Absolutely!!! You think it’s just your ankle? Hah! Think of how much you have done to your body in your life besides dance. Car accident? Trip on the stairs? Slam into a snow bank?  Sit like a pretzel for 20 years? Martial arts, gym, hike, swim? Awkward body positions repetitively?

Just because it doesn’t hurt doesn’t make it healthy or fully functional! Ask yourself why you can turn to the right but not the left? That list goes on and on. If you imagine a puppet with clear strings, it moves freely, now twist the strings. Doesn’t work so well: the human body is not that different. The body is fabulously integrated and is capable of beautiful things like dancing. You need all of you, so take care of it.

Many of the fundamental movement techniques recommended in our Swing Literacy Development Method are designed to establish proper alignment and function right from day 1. Unfortunately, many are either misunderstood by students, or are either neglected or recklessly taught by teachers. Can we tackle some of these?

You are right, it takes people a while to embrace the simple yet crucial details of dancing, IF they ever do. Everyone wants to rush through their beginner phase because it seems so simple and they think, “I’ve got it”. Being introduced to something is a far cry from integrating it, which is a far cry from mastering it. Here’s a few of my notes on these massive topics.

The following commentary is not intended to be instructional. For actual comprehensive instructions on how best to learn, develop, and teach these skills, please refer to the Swing Literacy Development Method materials.

Posture

This is a huge concept very often poorly described and I suspect this is why many give up on it, as the application of the description is onerous.

I am going to use a couple of technical terms and then try to make it easier.

When static (not moving), your sternum (breast bone) should be in line with your pubic symphyisis (crotch bone). I like people to think of lifting the sternum as if to show off your favourite necklace. What I don’t agree with is the abused phrase, “squeeze your lats”: pinching your shoulder blades together and pulling them down, guaranteed issues further down the line if it becomes a habit. This locks down the shoulder girdle on the thorax preventing dissociation of the upper extremities (arms) from the body and therefore interrupting the flow we all strive for. Posture is a lengthy topic and because we all may need different cues or perhaps treatment to achieve good posture it can be a challenge for the dancer and for the dance teacher. Unless they are Physiotherapists or other accredited health professionals, dance teachers cannot offer treatment. They can guide and give cues, but the decision and responsibility to find treatment lays with the student or dancer. There may be an injury or muscle imbalance that prevents the attainment of a nice posture. Try changing your cues and sharing ideas with others, if someone has a fabulous posture, study it.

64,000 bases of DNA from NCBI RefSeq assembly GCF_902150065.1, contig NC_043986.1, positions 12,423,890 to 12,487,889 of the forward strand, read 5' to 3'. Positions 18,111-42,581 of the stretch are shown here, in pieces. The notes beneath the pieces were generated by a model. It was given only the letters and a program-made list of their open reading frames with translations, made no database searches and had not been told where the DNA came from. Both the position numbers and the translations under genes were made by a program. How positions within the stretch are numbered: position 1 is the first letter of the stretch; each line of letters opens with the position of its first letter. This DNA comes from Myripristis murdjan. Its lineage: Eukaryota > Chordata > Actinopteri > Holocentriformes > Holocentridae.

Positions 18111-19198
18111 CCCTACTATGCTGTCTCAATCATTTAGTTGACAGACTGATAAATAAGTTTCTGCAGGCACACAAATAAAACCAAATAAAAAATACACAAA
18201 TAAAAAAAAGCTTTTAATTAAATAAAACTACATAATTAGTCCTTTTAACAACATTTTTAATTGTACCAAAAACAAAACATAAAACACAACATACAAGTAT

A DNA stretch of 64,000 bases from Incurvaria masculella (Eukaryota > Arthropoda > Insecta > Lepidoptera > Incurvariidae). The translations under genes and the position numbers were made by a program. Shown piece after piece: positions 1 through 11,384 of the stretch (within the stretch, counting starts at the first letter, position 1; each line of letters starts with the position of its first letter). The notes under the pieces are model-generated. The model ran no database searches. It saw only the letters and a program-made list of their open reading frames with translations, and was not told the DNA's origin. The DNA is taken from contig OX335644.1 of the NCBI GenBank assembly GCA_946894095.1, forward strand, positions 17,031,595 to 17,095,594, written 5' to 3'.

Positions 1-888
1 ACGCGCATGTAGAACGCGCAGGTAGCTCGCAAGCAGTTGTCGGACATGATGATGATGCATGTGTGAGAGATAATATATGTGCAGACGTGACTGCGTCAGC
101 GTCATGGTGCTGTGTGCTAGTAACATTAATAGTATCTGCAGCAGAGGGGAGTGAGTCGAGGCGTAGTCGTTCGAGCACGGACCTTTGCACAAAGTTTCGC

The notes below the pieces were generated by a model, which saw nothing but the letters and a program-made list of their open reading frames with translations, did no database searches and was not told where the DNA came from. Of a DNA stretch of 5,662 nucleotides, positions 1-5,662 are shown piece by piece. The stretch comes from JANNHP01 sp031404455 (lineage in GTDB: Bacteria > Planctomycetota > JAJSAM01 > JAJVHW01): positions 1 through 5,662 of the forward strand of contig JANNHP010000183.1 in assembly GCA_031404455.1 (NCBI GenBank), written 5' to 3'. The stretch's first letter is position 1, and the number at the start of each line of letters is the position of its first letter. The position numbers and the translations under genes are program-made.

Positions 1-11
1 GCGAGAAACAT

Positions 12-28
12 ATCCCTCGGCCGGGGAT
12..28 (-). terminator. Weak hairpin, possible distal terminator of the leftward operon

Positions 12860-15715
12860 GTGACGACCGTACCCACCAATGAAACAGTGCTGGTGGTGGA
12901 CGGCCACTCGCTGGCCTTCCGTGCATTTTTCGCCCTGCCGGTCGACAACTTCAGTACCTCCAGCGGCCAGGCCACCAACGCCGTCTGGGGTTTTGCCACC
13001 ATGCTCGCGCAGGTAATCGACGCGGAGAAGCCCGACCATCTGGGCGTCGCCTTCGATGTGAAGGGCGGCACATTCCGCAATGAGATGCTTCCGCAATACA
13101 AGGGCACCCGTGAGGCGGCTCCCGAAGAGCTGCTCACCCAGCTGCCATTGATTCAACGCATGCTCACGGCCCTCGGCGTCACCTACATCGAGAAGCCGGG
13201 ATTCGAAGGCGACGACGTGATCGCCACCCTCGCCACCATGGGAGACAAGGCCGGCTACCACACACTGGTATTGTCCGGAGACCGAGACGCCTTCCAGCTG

Frame

In my Ballroom and WCS experience, I have heard some dance teachers misguidedly teach that “frame” is a rigid position, involving “pulling down the lats”, to be maintained at all times. This is not only inaccurate, it’s counterproductive and can be dangerous. It’s simply not functional for WCS. Being rigid is counterintuitive to WCS’s elasticity, which means frame is only really used for steering. But even steering frame needs to be adaptable.

Appropriate physical freedom within posture make for a happy body and a happier dancer. Frame, is not rigid but held with awareness and has the ability to adapt and change in response to the demands of the dance. Adaptation skills are GOLD! Adaptation also means moving in and out of “states of rigidity” there are instances that accessing a more rigid core or frame is of value, single foot spins, drops, lifts are examples. 

It is not that the “lats” or latissimus dorsi muscles aren’t engaged in obtaining frame but they do not work in isolation, and they certainly aren’t the star of the frame show! Steering involves the integration of other trunk core musculature and the rotator cuff tissues (the core of your shoulder). But in contrast, to be technical, the “lats” take the humerus (upper arm bone), and extend it (draw it behind the body), adduct it (bring it down toward the body) and medially rotate it (rotate it toward the body). Examples of the “lats” in action would be raising the body during climbing or getting out of a pool. This is a powerful muscle, so while awareness and engagement is valuable over-emphasizing it is counterproductive to dance.

Foot rolling

This is also a difficult concept for many, because most people do not have strong feet (who goes to the gym to work on their feet?) and because learning to roll feels awkward at first, most bail. Overly ambitious dedicated students can easily overdo this so it needs to be explained that this is a gradual skill development process and to grow as a dancer this skill should be embraced not pounded into your body! Yes, there are better ways to roll your feet than others, and yes there are exercises you can do to appropriately build your foot strength. The texture and control this skill can bring to your dance is worth the work.